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Drone-based system developed for aerial radiation measurement in Fukushima

10 May 2019

The Japan Atomic Energy Agency has developed a system employing aerial drones that can measure distribution of radioactive substances across a wide area and generate a 3D display, agency officials said May 9. The JAEA aims to put the system into practical use in fiscal 2019 ending next March.

Conventionally, radiation dosage data is collected on foot or from a car using measuring equipment. But the use of drones facilitates low-cost, prompt identification of situations in areas where it is difficult for residents to return home due to high levels of radiation, or hot spots where radiation dosage is relatively higher than in the wider neighborhood, as a result of the 2011 nuclear accident at Tokyo Electric Power Co.’s Fukushima Daiichi plant.

In difficult-to-return zones, decontamination is under way only in places designated as "specified reconstruction and revitalization bases," while almost no clean-up operations are undertaken elsewhere. The JAEA system is expected to be useful for future decontamination work and many other purposes, including as reference data for the permanent return of residents and for ensuring the safety of clean-up workers.

The development project was also joined by Chiyoda Technol Corp., a Tokyo-based company engaged in the development of dosimeters and other products. Local company Sakae Seisakusho in Minamisoma city also cooperated.

A small, light camera capable of capturing radioactive substances and adding color to the display is mounted on the drone. The camera can show such substances on the ground and in the air as gray-scaled images in color.

A test was conducted last January in a difficult-to-return zone. The system identified the distribution of radioactive substances in an area some 7,000 square meters wide in about 30 minutes. A similar experiment undertaken in the same area using conventional measuring equipment took more than half a day, partly because of vegetation left unkempt in some places, according to officials involved.

Aerial monitoring that surveys radiation dosage with helicopters and other aircraft is in operation, but drones can sharply reduce the cost of measurement compared with aircraft surveys, according to the JAEA.

The drone system "enables us to understand conditions of contamination in wide areas promptly," said Yuki Sato, a researcher at the Collaborative Laboratories for Advanced Decommissioning Science in the JAEA’s Sector of Fukushima Research & Development. "It is also expected to be used for other work, including decommissioning of the Tokyo Electric Power Fukushima Daiichi nuclear plant."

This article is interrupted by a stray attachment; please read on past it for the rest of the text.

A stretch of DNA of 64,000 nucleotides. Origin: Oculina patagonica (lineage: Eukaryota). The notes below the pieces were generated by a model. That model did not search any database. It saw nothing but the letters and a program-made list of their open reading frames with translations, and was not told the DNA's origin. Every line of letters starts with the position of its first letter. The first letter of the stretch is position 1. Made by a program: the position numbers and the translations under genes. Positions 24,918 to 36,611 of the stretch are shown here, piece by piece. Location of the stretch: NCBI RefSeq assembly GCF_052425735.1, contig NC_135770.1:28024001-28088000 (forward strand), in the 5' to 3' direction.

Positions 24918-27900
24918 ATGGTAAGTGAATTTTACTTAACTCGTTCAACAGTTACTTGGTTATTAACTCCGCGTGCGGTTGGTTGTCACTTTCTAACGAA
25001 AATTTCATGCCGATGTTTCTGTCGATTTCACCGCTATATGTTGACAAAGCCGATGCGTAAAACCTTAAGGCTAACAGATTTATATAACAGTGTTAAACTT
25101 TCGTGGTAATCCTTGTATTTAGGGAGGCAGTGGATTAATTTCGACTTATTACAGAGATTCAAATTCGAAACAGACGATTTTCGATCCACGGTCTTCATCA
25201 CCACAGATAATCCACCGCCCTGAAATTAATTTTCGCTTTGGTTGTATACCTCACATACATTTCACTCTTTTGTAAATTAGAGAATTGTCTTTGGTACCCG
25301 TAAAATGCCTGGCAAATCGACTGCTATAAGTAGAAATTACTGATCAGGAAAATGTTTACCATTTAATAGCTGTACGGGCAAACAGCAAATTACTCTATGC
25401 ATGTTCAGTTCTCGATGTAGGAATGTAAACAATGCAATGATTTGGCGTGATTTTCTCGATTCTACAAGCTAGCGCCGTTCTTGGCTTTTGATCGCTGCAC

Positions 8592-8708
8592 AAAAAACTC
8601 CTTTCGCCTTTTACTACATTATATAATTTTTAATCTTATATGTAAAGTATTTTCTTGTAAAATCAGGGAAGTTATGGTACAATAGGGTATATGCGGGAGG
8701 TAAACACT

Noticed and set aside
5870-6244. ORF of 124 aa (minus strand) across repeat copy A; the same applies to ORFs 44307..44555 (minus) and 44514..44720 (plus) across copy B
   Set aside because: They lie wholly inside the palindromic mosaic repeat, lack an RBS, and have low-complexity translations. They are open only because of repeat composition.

Sato and other JAEA officials spoke about the system at a press conference in the Fukushima prefectural government office in Fukushima city on May 9.

"Technology permitting the geographical identification of radiation dosage at a lower cost is indispensable for the decommissioning work which takes a long time," said an official of the prefectural government’s office promoting the robotics industry. "The system, which has been completed by integrating various technologies, can possibly be employed in other new projects."

(Translated by Kyodo News)

6 May 2019

Fukushima to draw up cuisine-focused tour courses for travelers from abroad

The Fukushima prefectural government plans to draw up within this fiscal year, ending next March, model wide-area tour courses focused on "sake" rice wine, local dishes and other "cuisine" matching the palates of travelers from abroad, with those from Taiwan, Thailand, Vietnam and Australia deemed as priority targets. With the 2020 Tokyo Olympics and Paralympics in sight, the local government hopes to call attention to Fukushima's easy access from the capital region to encourage foreign tourists to extend their travel plans to the prefecture in a bid to accelerate inbound travelers.

The prefecture invited travel agency representatives and other parties concerned from abroad to visit Fukushima on monitoring tours for foreign travelers for three years from fiscal 2016. Invited were a total of 657 people from Taiwan, Thailand, China, Hong Kong, South Korea and Australia. It analyzed their preferences for meals, natural landscapes and tourist spots.

The local government found that travelers from Taiwan tend to favor the "Kitakata" brand of "ramen" noodles, scenic landscapes along the Tadami Line of the Japan Railways group and cherry blossoms, among other local tourism resources. Popular among visitors from Vietnam are fruit, cherry blossoms and tourist spots such as Shimogo town's Ouchi-juku that used to be a post town in Edo period. Travelers from Australia are interested in sake, "soba" noodles and snow (skiing). Given these trends, Fukushima will draft model tour courses combining cuisine and tourist spots favored by inbound travelers.